EROTIC! BLOODY! INCESTUOUS! A VIRGIN GIRL MAKES OUT WITH A SEVERED HEAD! Oh Oscar, you bring all the boys (and girls) to the yard.

And so to the game’s interpretation. Fatale is played first person to maximise the player’s gaze, that so-called ‘look’. In the first segment of this exploration game your character wanders the cistern environment. The intention is to have you play the part of the prophet Iokanaan, who in the play is 1) the hottest damned holy man Salomé ever saw, and 2) refuses to give in to Salomé’s lustful calls.

The main method of 'narrative', if you will, is via selections of text from the play

As you wander the cistern (it is small, and dark, with limpid pools and stacked boxes) fragments of dialogue from the play appear, ghastly before you. When one appears, a small flag will appear at the bottom of your screen, indicating that you must find and read more to fill the bar. This actually creates a performance of your walking; you begin not only searching for these texts in the cistern, but pacing, slowly, like a beast caged. The control method is deliberately obtuse and slow, you left click to walk forward and angle to turn, right click to walk backward, and so you end up walking in long, slow circles, instead of the usual stop/start/manoeuvre. In the beginning you feel clumsy, but as each text is found and read, you can hear a crowd begin to gather outside the cistern, seductive music starts…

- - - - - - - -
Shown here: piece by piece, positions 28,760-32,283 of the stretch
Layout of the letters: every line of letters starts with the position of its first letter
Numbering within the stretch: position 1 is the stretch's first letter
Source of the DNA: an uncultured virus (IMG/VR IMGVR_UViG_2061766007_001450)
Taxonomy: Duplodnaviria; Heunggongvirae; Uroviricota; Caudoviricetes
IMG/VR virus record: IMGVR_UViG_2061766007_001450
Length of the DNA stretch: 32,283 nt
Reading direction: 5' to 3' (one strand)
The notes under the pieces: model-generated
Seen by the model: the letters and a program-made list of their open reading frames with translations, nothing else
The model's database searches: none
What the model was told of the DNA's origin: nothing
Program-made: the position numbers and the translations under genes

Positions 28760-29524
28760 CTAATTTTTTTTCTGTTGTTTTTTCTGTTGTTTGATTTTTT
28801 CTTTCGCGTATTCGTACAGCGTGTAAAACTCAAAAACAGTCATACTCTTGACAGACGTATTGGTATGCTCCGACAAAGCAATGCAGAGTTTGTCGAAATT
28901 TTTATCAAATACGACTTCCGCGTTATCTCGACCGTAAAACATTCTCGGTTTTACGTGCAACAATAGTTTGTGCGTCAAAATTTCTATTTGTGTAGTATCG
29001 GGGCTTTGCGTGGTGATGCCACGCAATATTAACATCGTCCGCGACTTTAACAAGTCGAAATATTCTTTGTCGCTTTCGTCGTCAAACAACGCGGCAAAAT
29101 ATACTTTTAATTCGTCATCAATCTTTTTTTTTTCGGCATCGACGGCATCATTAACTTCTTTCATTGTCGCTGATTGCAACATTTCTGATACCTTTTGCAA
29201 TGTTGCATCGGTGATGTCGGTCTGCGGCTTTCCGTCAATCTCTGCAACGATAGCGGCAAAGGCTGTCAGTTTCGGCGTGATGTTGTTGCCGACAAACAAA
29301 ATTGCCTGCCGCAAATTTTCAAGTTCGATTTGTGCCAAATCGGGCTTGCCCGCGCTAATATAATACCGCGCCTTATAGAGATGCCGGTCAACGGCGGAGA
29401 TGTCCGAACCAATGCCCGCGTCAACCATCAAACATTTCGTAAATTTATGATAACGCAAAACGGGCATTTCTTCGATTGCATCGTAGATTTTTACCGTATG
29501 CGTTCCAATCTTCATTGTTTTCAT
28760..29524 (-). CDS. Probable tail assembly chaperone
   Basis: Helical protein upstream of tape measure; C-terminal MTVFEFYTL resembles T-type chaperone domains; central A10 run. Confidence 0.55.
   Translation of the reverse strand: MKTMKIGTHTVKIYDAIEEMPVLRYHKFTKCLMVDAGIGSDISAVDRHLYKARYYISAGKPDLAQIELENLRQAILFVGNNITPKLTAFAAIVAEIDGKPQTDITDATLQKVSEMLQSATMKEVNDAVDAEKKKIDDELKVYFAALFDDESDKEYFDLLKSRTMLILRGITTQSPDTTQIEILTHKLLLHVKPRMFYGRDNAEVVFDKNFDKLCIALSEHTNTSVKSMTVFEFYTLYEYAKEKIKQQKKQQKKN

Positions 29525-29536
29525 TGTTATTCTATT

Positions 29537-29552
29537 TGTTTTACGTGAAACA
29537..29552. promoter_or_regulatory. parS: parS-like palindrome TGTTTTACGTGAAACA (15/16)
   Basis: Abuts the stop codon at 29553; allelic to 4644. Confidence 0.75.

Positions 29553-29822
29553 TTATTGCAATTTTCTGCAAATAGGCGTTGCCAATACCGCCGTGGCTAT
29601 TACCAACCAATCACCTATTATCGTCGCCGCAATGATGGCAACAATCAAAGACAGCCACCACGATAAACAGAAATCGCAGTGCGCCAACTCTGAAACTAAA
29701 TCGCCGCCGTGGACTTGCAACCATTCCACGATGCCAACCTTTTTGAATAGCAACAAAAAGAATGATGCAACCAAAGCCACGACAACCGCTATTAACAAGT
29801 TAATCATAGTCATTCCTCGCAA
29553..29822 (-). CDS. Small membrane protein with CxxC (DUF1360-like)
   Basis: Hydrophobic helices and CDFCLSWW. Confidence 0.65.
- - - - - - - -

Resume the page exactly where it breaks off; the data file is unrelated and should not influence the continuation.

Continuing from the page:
Temptress

A beautiful woman appears dancing at the grate above you. Salomé. And you are looking at her. And you are reading her words. You can feel the violence of the prose on your mind. There’s something about the starkness of the words, Salomé’s pleading with you for your body, the tenseness created by your pacing, the seductive music from outside, and finally, the slowness of your own movement. It’s seducing you with its discourse. She is looking at you. She’s got the look.

The main reason I like Salome's depiction in this is that I feel like Salome is in control of her sexuality rather than being prey of the viewer as usual